For her part, Cunningham said she really doesn’t envision the town changing dramatically. “I have a lot of friends here who are newcomers, with very diverse backgrounds, but there are also these really old families that have been here for generations. And, I think we need to build on what we have here already — that diversity and that history. I don’t see us wanting to change and become something else.”
Cunningham said she would like to build on the strengths that she already sees in Bethlehem. The Hudson Helderberg Rail Trail, the local history, the farmers’ markets, the town’s unique hamlets and neighborhoods and the myriad outdoor opportunities are all things she cited as positive aspects of the town she would like to see continued, expanded and improved.
Balancing those things with ongoing economic development, she said, is one of the biggest issues facing Bethlehem — and something she looks forward to helping to resolve.
“I don’t want to be one of those people that’s just posting on Facebook and complaining,” she said. “I want to get in there and roll up my sleeves and actually solve the problem.”
At the end of the day, Cunningham
said, Bethlehem’s greatest strength is its residents.
“I think we have a really great community,” she said. “I wouldn’t be doing this if I didn’t love Bethlehem. The people who live here are open-minded and passionate about our town, the school district is phenomenal and it’s a great place to raise kids.”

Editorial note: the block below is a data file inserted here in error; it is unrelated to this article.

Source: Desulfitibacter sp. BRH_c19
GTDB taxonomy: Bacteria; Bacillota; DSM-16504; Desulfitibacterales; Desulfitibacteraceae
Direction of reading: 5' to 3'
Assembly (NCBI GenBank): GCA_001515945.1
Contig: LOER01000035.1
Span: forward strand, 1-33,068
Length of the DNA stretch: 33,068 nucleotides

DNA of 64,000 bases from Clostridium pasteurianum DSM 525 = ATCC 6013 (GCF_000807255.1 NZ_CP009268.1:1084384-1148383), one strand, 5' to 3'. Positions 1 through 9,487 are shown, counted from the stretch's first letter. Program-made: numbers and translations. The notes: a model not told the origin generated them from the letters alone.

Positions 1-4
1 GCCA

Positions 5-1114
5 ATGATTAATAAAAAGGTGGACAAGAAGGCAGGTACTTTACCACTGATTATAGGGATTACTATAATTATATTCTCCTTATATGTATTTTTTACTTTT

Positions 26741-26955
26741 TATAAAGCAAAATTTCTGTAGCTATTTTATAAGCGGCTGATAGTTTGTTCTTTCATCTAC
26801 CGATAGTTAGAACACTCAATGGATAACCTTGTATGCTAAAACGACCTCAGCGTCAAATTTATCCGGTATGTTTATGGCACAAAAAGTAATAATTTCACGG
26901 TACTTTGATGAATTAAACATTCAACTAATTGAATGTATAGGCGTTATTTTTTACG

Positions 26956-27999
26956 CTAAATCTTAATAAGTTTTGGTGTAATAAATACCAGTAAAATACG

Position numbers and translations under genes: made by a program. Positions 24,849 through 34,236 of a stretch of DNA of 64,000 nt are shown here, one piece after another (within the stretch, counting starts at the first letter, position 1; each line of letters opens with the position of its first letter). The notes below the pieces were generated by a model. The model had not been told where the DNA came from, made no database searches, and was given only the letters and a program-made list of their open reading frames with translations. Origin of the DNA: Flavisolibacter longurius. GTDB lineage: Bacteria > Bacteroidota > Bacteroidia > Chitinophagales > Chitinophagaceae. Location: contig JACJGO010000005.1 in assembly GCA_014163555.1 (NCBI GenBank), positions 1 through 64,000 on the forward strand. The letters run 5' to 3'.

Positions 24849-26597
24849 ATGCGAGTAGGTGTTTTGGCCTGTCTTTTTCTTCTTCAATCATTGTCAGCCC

Cunningham smiled as she said that she often tells residents who ask her how they can become more involved in their community to join the town’s Bike and Pedestrian Committee, which she called “the town’s best secret.” It’s a satisfying feeling to be a part of solving problems and seeing where those solutions lead, she said, “Especially now, with everything that’s going on in our federal government and elsewhere.” Her work on that committee resulted in the popular Hamagrael Bike and Walk to School day events, as well as the construction of the sidewalk on which she walked her dog that very morning.
“That’s what I love,” Cunningham said, “seeing a need and going out and fixing it. I think that there are a lot of people in Bethlehem who are the same way and who really want to fix things.”